Considering that the study appears to be largely an exercise in awareness-raising, it was really disheartening to see how little coverage "One Sick Child Away From Being Fired: When 'Opting Out' Isn't an Option" got in the media when it was released in March.
WorkLife Law, an advocacy organization based at UC Hastings Law School, presented the study to show examples of job discrimination that blue-collar and service workers face when they try to juggle family and work responsibilities. The study looks at 99 cases of worker-employer arbitration that involved parental (and grandparental) responsibilities.
There's no indication how representative these cases are of working class experience, but it's probably safe to assume they're the extreme tip of a large iceberg; arbitration results are rarely made public, and by definition, only occur in unionized workplaces, a small fraction of total nonprofessional jobs. And the report details the underlying inflexibility, real and perceived, that nonprofessionals face at work.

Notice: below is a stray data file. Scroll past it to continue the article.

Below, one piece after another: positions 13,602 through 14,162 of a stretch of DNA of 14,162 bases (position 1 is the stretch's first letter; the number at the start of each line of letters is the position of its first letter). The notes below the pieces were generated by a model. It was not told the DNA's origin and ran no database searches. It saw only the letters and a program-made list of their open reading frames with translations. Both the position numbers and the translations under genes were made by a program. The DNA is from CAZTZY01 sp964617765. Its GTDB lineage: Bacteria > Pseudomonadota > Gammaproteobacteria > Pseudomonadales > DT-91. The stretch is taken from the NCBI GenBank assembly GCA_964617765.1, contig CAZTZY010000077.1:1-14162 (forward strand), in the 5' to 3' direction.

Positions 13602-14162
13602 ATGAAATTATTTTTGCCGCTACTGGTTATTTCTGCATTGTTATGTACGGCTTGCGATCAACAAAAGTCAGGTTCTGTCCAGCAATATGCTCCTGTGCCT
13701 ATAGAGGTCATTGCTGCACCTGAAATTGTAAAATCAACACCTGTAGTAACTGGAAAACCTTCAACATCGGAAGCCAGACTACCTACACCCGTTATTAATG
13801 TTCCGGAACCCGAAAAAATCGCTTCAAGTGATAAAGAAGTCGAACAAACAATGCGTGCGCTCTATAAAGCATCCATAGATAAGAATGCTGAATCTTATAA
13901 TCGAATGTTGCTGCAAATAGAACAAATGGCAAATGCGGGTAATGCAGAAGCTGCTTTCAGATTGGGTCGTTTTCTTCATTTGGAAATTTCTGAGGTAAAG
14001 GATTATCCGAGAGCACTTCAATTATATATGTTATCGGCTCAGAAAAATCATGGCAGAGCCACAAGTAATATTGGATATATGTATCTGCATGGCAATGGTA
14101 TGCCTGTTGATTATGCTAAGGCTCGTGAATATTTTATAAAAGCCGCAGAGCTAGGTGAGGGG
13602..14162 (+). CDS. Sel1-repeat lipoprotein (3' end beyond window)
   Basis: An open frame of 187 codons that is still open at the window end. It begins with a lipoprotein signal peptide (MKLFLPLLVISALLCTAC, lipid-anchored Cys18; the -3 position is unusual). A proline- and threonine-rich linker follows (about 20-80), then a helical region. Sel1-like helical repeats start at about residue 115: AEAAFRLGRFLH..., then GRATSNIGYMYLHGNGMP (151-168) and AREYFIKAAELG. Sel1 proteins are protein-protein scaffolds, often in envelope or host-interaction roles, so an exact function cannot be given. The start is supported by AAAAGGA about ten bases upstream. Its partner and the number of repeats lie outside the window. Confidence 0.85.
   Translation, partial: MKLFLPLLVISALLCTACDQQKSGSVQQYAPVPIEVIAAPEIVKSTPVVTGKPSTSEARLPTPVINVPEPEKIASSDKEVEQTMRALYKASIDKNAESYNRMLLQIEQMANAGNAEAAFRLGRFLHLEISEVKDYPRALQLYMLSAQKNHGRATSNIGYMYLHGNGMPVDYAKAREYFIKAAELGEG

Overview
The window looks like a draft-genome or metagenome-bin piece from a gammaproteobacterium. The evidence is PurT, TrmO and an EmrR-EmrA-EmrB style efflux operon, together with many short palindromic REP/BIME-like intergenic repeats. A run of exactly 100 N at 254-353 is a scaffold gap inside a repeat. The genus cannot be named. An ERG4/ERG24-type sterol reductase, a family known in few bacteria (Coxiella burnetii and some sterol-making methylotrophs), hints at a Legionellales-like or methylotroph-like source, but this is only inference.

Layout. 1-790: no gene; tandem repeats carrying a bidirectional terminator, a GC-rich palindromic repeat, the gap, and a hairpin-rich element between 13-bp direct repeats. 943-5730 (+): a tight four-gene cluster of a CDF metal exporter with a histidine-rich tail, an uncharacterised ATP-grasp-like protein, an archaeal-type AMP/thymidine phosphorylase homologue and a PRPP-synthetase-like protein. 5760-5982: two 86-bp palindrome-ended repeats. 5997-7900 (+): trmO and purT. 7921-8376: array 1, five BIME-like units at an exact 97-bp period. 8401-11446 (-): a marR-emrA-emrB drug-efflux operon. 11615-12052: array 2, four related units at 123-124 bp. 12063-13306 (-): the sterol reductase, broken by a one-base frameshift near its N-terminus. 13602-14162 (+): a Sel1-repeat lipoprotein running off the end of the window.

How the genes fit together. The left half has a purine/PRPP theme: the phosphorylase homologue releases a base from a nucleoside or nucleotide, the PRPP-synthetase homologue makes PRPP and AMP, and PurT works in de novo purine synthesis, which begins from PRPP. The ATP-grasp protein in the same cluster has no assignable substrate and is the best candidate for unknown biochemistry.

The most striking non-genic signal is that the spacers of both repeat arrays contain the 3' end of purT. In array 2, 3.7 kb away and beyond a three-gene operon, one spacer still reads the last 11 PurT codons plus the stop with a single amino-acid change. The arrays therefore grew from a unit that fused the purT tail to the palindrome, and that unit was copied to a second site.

Besides rendering the whole "opt-out" media discussion moot for a large section of the parent population, the study's other big finding is that work/balance is not just/even a women's issue at all; when both moms and dads work in inflexible, family-unfriendly situations, their ability to care for their kids is curtailed. Work/family balance turns out to be a blue-collar dad's issue, too/after all.
But my big beef, besides the fact that dads are getting screwed at work, is why I have to learn about these things from a British newspaper? Because there was almost no coverage in the US, except for a March post on Salon Broadsheet, and a Mother's Day op-ed in the Washington Post, which Jeremy at Daddy Dialectic responded to. I think a ball has been dropped here.
"One Sick Child Away From Being Fired: When 'Opting Out' Isn't an Option," [uchastings.edu via observer uk]